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was full time, now part time, but it's not working

(11 Posts)
NanBullen Sun 12-Jul-09 21:18:55

Just need a bit of advice really.

have worked full time for a high street bank in a customer service (i.e sales!) role for 8 years now. had ds in 2007 and went back ptime when he was one.

however, its just not working. i can't meet my sales targets only working 3 days a week. yes, my targets are reduced because of my hours but if i have one bad day then it really ruins my whole week, i can't catch up.

i had a chat with my manager last week who suggested i look for something else sad. i don't want to! I feel really annoyed actually, it's hard for everyone at the mo because obviously we aren't getting the footfall into the branch we were getting before the credit crunch. I feel like they just want rid of me. my manager admitted that she didn't think i'd come back to work at all.

however, fulltimers can stay after hours to try and drum up business on the phone, i can't do that. i have already changed the days i work and agreed to work a few saturdays as they are busier so i really am trying but i'm still not meeting my targets.

I'm on an action plan at the mo which i know i won't meet because the business isn't there. then it'll get more official. can they sack me? I feel that they should make me redundant as there isn't enough work for me.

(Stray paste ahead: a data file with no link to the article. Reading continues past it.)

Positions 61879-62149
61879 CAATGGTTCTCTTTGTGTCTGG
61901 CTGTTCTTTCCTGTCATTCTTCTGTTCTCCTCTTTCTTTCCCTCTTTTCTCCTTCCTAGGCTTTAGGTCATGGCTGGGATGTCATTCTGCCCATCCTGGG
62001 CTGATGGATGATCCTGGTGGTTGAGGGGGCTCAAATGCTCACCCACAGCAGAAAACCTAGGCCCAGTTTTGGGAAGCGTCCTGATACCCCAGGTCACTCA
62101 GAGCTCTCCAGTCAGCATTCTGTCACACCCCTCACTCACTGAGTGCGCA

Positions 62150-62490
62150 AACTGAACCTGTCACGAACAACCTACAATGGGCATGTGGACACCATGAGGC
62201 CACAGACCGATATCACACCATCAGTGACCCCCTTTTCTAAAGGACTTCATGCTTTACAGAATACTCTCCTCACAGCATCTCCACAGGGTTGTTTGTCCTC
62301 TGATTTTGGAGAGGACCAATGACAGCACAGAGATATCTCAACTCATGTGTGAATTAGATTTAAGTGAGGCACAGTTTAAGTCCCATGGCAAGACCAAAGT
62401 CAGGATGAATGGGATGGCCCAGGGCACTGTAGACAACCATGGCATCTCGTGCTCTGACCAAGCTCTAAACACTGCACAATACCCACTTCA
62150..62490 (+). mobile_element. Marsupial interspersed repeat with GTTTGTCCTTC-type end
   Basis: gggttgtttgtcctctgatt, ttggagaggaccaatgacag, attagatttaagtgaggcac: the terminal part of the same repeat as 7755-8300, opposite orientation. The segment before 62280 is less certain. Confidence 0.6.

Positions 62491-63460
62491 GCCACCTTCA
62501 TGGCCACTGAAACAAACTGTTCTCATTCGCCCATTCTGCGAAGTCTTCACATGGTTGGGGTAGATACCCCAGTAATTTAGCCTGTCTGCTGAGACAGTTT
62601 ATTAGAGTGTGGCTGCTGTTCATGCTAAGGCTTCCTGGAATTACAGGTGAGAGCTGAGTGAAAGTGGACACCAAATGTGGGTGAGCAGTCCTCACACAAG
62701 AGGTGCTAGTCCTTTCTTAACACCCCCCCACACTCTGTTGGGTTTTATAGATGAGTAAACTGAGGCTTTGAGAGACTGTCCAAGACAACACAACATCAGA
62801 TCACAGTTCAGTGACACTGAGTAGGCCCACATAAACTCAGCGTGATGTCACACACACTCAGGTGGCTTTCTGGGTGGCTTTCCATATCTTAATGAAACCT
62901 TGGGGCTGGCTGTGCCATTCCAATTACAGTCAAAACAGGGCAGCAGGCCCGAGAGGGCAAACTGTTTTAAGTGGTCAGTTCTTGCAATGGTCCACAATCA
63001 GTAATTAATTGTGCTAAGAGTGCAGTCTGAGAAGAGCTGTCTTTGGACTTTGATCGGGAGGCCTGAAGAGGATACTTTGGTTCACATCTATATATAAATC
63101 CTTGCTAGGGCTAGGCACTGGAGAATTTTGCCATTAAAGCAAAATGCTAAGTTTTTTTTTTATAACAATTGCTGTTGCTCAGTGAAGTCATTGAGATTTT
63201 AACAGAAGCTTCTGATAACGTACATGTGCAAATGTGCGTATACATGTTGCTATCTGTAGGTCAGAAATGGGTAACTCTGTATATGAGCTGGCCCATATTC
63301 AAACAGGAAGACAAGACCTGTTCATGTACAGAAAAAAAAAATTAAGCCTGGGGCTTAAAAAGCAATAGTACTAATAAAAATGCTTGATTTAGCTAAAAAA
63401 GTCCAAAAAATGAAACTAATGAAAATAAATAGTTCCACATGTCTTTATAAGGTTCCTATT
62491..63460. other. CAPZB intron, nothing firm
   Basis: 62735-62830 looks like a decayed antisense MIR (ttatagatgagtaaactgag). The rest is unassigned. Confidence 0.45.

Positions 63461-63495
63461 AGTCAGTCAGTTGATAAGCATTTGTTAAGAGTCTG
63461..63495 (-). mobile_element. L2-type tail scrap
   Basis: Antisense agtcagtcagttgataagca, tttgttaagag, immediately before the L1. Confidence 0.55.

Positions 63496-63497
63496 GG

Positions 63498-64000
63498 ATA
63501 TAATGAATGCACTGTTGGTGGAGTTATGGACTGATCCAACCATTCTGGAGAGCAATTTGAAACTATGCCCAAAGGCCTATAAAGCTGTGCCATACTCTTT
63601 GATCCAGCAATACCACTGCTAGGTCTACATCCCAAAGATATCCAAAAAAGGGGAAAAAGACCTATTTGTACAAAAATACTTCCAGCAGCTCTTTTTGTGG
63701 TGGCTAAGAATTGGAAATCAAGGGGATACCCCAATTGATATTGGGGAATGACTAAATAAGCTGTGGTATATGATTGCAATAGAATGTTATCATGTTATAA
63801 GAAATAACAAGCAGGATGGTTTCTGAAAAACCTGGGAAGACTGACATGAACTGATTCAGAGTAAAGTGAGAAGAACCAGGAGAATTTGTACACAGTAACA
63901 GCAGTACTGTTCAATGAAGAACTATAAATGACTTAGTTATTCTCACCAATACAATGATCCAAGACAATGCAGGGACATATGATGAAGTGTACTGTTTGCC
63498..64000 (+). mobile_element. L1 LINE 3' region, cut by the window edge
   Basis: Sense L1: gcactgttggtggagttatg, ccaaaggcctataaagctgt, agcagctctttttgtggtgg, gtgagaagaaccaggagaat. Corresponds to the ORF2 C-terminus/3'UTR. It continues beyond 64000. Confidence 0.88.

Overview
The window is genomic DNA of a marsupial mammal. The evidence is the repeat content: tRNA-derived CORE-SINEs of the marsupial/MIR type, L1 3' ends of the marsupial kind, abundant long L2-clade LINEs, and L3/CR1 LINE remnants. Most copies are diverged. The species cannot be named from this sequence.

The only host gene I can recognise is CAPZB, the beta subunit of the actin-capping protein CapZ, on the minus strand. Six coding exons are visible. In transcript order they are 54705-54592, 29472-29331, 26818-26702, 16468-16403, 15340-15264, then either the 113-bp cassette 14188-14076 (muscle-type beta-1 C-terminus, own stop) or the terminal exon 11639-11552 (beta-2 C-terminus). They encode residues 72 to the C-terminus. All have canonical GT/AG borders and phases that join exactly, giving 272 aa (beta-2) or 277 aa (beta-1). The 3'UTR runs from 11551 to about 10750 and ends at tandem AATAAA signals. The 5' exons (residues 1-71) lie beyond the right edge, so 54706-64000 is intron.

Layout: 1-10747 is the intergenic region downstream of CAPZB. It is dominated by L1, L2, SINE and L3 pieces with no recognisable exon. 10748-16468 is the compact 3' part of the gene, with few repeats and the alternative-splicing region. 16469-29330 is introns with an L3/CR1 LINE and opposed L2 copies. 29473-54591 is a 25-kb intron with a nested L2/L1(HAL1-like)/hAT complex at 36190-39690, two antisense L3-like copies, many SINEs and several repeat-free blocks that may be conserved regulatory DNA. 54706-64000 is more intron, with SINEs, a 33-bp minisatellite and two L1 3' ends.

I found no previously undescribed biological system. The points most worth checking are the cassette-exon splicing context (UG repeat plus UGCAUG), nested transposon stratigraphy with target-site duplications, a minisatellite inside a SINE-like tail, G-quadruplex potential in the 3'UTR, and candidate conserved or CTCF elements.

i've just joined a union so hopefully thy'll help me if they try and sack me.

just wondered if anyone else had gone through anything similar?

NanBullen Sun 12-Jul-09 21:21:14

forgot to say, i met my targets fine when i was fulltime!

flowerybeanbag Mon 13-Jul-09 07:51:08

What you are saying is a little bit contradictory really. You say you do have pro rata targets but are not meeting them. Then you say there is not enough work for you so you feel you should be made redundant. Not enough work means you are sitting around with nothing to do, which I assume is not the case? You say yourself that your full time colleagues are working longer hours to meet their own targets so it's not that you are not busy, it's just that (presumably because or partly because of the economic climate) working as you used to do just isn't achieving what it used to, meeting targets is now harder than it used to be.

Obviously I don't know about your job at all so I might be wrong but that's the way it sounds from what you say.

You feel that because of the economic climate they need fewer sales staff and should therefore be making some people redundant. That may be the case but if they do that it should be a proper redundancy process involving all sales staff and proper selection criteria, rather than just making you redundant. That wouldn't be fair, if there are lots of people doing the same job redundancies should be selected from all of them.